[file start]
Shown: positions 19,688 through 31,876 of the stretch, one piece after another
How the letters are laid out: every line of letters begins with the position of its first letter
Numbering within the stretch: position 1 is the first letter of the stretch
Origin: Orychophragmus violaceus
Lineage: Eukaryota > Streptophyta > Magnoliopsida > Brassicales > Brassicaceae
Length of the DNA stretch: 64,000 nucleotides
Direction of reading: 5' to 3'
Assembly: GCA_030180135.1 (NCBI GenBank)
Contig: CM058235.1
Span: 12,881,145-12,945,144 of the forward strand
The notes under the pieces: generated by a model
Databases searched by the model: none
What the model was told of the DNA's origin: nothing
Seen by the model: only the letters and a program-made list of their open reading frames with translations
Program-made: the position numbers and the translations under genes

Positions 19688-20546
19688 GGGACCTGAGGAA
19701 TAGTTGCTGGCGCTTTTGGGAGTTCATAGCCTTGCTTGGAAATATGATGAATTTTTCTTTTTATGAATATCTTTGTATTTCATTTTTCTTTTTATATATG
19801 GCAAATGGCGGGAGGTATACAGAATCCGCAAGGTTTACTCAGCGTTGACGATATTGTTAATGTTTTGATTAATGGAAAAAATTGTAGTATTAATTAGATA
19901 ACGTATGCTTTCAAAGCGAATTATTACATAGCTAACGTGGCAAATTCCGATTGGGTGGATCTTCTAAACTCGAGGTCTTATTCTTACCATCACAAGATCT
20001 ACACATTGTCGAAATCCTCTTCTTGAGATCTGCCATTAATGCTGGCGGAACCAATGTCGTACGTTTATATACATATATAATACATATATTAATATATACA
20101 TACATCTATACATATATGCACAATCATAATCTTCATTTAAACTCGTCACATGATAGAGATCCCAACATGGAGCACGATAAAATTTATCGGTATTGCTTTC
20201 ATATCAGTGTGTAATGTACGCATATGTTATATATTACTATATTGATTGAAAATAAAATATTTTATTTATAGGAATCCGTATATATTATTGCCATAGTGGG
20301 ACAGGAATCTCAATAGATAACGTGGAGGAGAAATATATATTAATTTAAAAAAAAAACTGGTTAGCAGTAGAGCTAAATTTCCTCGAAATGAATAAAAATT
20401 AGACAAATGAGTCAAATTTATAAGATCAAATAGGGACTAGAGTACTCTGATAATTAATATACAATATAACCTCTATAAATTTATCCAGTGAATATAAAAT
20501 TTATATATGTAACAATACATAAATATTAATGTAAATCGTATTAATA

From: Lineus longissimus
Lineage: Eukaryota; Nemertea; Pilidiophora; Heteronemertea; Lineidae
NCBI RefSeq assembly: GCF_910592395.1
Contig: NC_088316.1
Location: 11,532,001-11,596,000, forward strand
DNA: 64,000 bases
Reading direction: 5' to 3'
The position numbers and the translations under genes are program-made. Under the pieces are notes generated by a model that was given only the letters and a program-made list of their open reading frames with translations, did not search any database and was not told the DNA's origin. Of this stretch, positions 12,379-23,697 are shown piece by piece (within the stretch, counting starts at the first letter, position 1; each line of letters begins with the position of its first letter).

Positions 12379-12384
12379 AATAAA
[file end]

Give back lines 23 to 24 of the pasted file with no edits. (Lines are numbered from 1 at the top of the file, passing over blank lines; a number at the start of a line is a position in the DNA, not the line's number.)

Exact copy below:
20201 ATATCAGTGTGTAATGTACGCATATGTTATATATTACTATATTGATTGAAAATAAAATATTTTATTTATAGGAATCCGTATATATTATTGCCATAGTGGG
20301 ACAGGAATCTCAATAGATAACGTGGAGGAGAAATATATATTAATTTAAAAAAAAAACTGGTTAGCAGTAGAGCTAAATTTCCTCGAAATGAATAAAAATT